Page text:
Matthew 5:27-32

Maintaining a marriage and a family takes work and a lot of maintenance.

As in Nathaniel Hawthorne’s, The Scarlet Letter, we’re often tempted to put a “D” on divorced people as the townspeople did on Hester Prynne. We tell them God can’t use them, but we still love them. What kind of grace is that?

Half of all marriages fail. The divorced represent a significant proportion of the population. Various denominations—and people within those denominations—respond to the divorced and to the subject of divorce in different ways.

One thing we can all agree on is that divorce has devastating effects on all parties. Men suffer psychiatric problems, serious accidents, and poor health. Women get depressed and suffer impoverished economic situations. Children experience social, behavioral, emotional, and academic problems and often feel the divorce is their fault.

Christians have a number of views about divorce. Some say it is not permissible for any reason. Others permit it and remarriage under any circumstances. Some believe divorce is permissible for some reasons but that that divorced person can never remarry. And others believe divorce and remarriage are permissible under certain circumstances.

What does it take to make a Christian marriage, and what are God’s purposes in marriages?

Marriage Is A Divine Institution

To understand divorce, we must understand marriage. The first recorded marriage was between Adam and Eve. As Adam looked and named animals, there was no one like him. God put him in a deep sleep, took one of his ribs, and made a woman.

After seeing Eve, Adam said, “This is now bone of my bones and flesh of my flesh; she shall be called woman, for she was taken out of man.” And God said, “For this reason a man will leave his father and mother and be united to his wife, and they will become one flesh.”

Marriage is a divine institution established by God, not humanity. Most all weddings call attention to this fact when the minister says, “Dearly beloved, we are assembled here in the presence of God, to join this man and this woman in holy matrimony, which is instituted by God.”

Marriage is needed—unless an individual has the gift of singleness. It is natural for men and women to be attracted to one another. We grow up, fall in love, get married, and populate the earth, which was the instructions given to Adam and Eve.

God, however, designed the sexual union for after marriage. He designed it for pleasure and procreation.

But this divine institution is under fire. The divorce rate has skyrocketed. Many choose to live together. Sex outside of marriage is prevalent and beginning at earlier ages. Schools and health departments hand out forms of sexual protection.

Successful marriages result when we recognize them as divine institutions and obey God’s laws for the marriage. God must be a part of marriages and govern them.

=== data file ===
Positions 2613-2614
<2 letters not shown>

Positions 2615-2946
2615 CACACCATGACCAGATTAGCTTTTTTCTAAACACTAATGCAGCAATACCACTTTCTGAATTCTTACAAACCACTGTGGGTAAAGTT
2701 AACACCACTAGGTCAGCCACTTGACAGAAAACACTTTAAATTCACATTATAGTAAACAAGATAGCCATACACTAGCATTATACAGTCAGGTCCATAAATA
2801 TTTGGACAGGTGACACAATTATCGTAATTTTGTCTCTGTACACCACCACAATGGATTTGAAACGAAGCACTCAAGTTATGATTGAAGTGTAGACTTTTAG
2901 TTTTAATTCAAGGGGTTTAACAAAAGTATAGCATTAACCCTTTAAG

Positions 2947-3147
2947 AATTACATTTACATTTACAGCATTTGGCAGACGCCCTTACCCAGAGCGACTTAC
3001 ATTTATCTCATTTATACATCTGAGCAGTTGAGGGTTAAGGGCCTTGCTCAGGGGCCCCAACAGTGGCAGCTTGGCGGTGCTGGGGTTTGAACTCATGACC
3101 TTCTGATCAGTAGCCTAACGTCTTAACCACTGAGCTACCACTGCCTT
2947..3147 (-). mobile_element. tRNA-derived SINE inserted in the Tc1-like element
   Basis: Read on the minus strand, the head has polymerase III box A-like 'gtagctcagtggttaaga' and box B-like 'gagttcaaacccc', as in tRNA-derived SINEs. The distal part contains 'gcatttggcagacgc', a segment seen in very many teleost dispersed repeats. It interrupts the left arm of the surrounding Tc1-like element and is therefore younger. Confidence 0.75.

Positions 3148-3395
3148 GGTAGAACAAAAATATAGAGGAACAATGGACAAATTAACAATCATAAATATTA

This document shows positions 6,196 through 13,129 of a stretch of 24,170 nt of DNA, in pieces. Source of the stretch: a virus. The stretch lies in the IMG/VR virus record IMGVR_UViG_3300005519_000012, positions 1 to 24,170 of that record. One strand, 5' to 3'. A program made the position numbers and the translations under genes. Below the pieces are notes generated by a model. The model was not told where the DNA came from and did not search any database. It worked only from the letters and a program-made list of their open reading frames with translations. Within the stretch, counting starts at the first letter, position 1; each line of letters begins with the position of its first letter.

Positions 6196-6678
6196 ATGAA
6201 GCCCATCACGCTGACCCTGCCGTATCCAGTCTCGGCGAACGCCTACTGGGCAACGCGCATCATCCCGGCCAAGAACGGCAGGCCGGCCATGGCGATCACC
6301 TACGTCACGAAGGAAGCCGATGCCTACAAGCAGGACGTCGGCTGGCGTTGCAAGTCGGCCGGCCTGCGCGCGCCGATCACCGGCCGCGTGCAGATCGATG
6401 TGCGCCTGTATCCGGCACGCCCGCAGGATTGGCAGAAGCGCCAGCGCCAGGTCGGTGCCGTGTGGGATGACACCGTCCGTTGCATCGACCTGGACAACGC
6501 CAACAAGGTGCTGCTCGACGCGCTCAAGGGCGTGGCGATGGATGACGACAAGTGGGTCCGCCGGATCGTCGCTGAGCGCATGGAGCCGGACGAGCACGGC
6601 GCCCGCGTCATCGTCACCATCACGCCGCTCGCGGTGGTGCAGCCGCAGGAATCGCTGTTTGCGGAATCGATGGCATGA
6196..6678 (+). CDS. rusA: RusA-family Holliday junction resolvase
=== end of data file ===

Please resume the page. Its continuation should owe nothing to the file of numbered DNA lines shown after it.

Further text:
Jesus said, “Haven’t you read, that at the beginning the Creator ‘made them male and female,’ and said, ‘For this reason a man will leave his father and mother and be united to his wife, and the two will become one flesh?’ So they are no longer two, but one. Therefore what God has joined together, let man not separate” (Matthew 19:4).

Marriage is not a sacrament, but God did establish it and must regulate it. It is more than a civil or social arrangement. As such, we should treat it as holy and sacred and never in a derogatory way.

Marriage Is A Union of Body, Soul, and Spirit

Since God established marriage, we should get our ideas about it from him because many books, articles, and people can give us erroneous ideas about it.

Marriage is more than two people deciding to live together. It is more than residing in the same house and having children. It is more than having meals together. It’s more than showing and receiving love. It is a union of body, soul, and spirit.

In the marriage, two people become one flesh. This doesn’t mean that either spouse loses their identity or personalities. Unity candles in weddings show this well. Two bodies are united in a sexual relationship.

Marriages based on attraction alone are doomed. Marriage is a union of soul with soul. This refers to our intellectual and emotional sides. The marriage partners should share common interests. Their vision for a future mate must match. There is also a union of spirit with spirit, which happens when two Christians marry.

Keith Miller in the The Taste of New Wine, said, The soul of a marriage can be a trysting place where two people can come together quietly from the struggles of the world and feel safe, accepted, and loved…or it can be a battleground where two egos are locked in a lifelong struggle for supremacy, a battle which is for the most part invisible to the rest of the world.”

Marriage Is A Picture of Christ and the Church

God established marriage for a special purpose: to illustrate how he can join us to himself.

Paul wrote of this in Ephesians 5 when he said wives were to submit, husbands were to love, and both were to show mutual submission: “This is a profound mystery—but I am talking about Christ and the church.”

Marriages are examples of our relationship with Christ and can point others to Christ.